Many in the industry have lost touch with the importance of the Experimental Free Handicap, which was released by The Jockey Club Feb. 2 and appears on page 38 of the February 11, 2017 issue of BloodHorse magazine. It remains a vital historical marker for a sport that allows for pretty straightforward comparisons from generation to generation. Perhaps the only issues with it today are the timing of its release and its name.
The crew that puts this together—Tom Robbins of the Del Mar Thoroughbred Club, P.J. Campo of The Stronach Group, Churchill Downs and Keeneland’s Ben Huffman, Steve Lym of Woodbine Entertainment, and the New York Racing Association’s Martin Panza—put in a lot of hours crafting the listing. It’s not something tossed together after New Year’s Day. Covering all stakes races for 2-year-olds, they begin in earnest in July, and confer online and via phone on a weekly basis. At year’s end the crew takes some 400-450 juveniles into consideration.
“It takes awhile,” Robbins said. “You take a guy like P.J., who was preoccupied with the Pegasus (World Cup Invitational Stakes, G1) and other races at Gulfstream. Ben is preparing for his stuff coming up and is on the road out there hustling Triple Crown nominations; Martin is in full swing in New York.”
Robbins says the team “talks about the merits of each horse. We spend a little more time on the horses at the top level than at the lower levels, but the importance of those is critical to making this thing consistent with past years. If we think a particular horse stands out, we’ll give them a little more, just like the folks that did this many years ago.”
This year the list came out two weeks after the Eclipse Awards. With the instant demands of the day, we’re wondering whether the process could be quickened some.
“Could we get it a little earlier? It’s tough,” Robbins professed. “That takes time. Our final meeting was on Monday (Jan. 30), and it was released Thursday (Feb. 2).”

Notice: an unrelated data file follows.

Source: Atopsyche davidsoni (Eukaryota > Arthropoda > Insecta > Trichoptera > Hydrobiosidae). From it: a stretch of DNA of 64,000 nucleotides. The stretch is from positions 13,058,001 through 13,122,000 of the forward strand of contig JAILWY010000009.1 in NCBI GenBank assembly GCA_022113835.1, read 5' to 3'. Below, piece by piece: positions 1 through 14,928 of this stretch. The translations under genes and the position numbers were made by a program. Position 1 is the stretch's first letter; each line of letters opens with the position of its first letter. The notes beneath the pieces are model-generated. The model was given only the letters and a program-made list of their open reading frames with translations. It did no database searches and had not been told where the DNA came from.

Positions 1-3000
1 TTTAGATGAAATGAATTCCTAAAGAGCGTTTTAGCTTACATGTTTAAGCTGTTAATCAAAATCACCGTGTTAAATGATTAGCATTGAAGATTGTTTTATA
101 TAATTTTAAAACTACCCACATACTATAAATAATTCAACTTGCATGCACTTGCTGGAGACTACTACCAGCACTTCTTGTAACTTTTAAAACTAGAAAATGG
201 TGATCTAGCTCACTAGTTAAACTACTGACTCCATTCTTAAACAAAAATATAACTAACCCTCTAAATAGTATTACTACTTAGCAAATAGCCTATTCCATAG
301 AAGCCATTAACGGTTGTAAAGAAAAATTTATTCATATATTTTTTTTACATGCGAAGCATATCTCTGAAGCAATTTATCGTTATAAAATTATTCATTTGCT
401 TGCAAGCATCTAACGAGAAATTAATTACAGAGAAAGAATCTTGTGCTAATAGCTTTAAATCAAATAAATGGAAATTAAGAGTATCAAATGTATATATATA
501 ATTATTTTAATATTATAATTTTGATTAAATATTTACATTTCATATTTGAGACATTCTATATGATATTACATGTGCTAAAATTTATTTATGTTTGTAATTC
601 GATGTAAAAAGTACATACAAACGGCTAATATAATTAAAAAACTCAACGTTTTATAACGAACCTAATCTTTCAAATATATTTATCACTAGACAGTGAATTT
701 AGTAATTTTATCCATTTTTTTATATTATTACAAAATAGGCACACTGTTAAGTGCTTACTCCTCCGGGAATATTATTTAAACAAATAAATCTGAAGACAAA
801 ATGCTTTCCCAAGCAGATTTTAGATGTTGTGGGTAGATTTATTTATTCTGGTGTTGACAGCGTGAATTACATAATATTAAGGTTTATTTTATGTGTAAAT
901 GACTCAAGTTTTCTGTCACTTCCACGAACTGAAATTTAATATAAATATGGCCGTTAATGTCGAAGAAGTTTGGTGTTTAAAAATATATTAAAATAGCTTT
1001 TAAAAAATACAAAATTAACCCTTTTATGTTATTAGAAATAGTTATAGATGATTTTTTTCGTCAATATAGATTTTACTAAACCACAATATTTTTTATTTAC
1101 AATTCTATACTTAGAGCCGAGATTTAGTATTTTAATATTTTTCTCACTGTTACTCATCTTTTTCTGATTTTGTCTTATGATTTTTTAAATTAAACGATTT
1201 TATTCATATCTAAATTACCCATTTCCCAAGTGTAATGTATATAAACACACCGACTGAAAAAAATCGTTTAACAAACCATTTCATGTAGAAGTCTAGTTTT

We understand the dynamics, but if it could nudge closer to the Eclipse Awards, the Experimental might be a little more relevant to the moment.
To the racing fan the Experimental was at its most relevant in the 1980s.
Starting in 1981 with the help of Daily Racing Form columnist Leon Rasmussen, the Experimental Free Handicap was used as a tool to predict the winner of the Kentucky Derby (G1) along with Dr. Steve Roman’s Dosage Index (a mathematical formula that looks at certain influential sires in a horse’s four-cross pedigree). The “dual qualifier” angle whittled the crop down to horses with a DI of 4.00 or below (the lower the number the more suited to 10 furlongs) and that were weighted within 10 pounds of the Experimental highweight at 2, and what an angle it was…until Strike the Gold came along in 1991. Other non-qualifiers such as Real Quiet and Giacomo pretty much drew the theories’ popularity to an end, but today’s fans still like to sneak a peek.
To see the 2016 Experimental list with full pedigree, breeder, trainer, race record, best race performance, and Dosage, you can download the PDF at BloodHorse.com.
For those still wanting to play along there are 14 horses weighted within 10 pounds of topweight (and champion) Classic Empire. From the DI perspective Classic Empire’s 5.00 DI “excludes” him from the Derby. Those eligible under the “Dual Qualifier” this year, from 125 pounds down, are Not This Time, Oscar Performance, Practical Joke, Mastery, Gormley, Good Samaritan, Klimt, McCraken, Gunnevera, and Hemsworth.
The other hitch with the Experimental today is the name. There was a rhyme and a reason to its name in the 1930s, when it was an actual race and “free” to enter, but today it could use a brush up.
“I talked to a guy responsible for rating the 2-year-olds in Europe in England…he wanted to know what kind of experiment it was,” Robbins said with a laugh. “He didn’t know what it meant.”
Most people in the industry today don’t know what it means. Try to explain it to a novice? Forget it.
We now have the international “World’s Best Racehorse Rankings.” It’s pretty self-explanatory. It’s time for a reboot of the Experimental brand. “North America’s Top 2-Year-Old Rankings?” Sounds like something that might carry a little more weight.